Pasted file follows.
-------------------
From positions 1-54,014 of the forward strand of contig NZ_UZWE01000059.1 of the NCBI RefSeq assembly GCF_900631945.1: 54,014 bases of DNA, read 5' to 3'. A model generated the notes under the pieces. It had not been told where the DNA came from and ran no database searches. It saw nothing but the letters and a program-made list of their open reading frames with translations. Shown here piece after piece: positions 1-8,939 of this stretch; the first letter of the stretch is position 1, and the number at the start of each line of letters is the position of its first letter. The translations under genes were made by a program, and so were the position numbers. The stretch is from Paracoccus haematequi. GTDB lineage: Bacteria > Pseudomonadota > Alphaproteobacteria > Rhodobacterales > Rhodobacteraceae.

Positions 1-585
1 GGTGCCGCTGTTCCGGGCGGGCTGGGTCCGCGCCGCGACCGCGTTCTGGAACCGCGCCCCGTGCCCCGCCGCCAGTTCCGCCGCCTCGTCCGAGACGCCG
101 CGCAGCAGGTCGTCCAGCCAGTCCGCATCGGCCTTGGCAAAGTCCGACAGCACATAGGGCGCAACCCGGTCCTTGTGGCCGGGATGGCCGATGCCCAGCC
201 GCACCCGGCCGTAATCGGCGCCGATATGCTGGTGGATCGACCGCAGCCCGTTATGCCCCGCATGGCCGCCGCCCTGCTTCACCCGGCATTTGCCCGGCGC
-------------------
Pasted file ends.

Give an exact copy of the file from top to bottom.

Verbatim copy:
From positions 1-54,014 of the forward strand of contig NZ_UZWE01000059.1 of the NCBI RefSeq assembly GCF_900631945.1: 54,014 bases of DNA, read 5' to 3'. A model generated the notes under the pieces. It had not been told where the DNA came from and ran no database searches. It saw nothing but the letters and a program-made list of their open reading frames with translations. Shown here piece after piece: positions 1-8,939 of this stretch; the first letter of the stretch is position 1, and the number at the start of each line of letters is the position of its first letter. The translations under genes were made by a program, and so were the position numbers. The stretch is from Paracoccus haematequi. GTDB lineage: Bacteria > Pseudomonadota > Alphaproteobacteria > Rhodobacterales > Rhodobacteraceae.

Positions 1-585
1 GGTGCCGCTGTTCCGGGCGGGCTGGGTCCGCGCCGCGACCGCGTTCTGGAACCGCGCCCCGTGCCCCGCCGCCAGTTCCGCCGCCTCGTCCGAGACGCCG
101 CGCAGCAGGTCGTCCAGCCAGTCCGCATCGGCCTTGGCAAAGTCCGACAGCACATAGGGCGCAACCCGGTCCTTGTGGCCGGGATGGCCGATGCCCAGCC
201 GCACCCGGCCGTAATCGGCGCCGATATGCTGGTGGATCGACCGCAGCCCGTTATGCCCCGCATGGCCGCCGCCCTGCTTCACCCGGCATTTGCCCGGCGC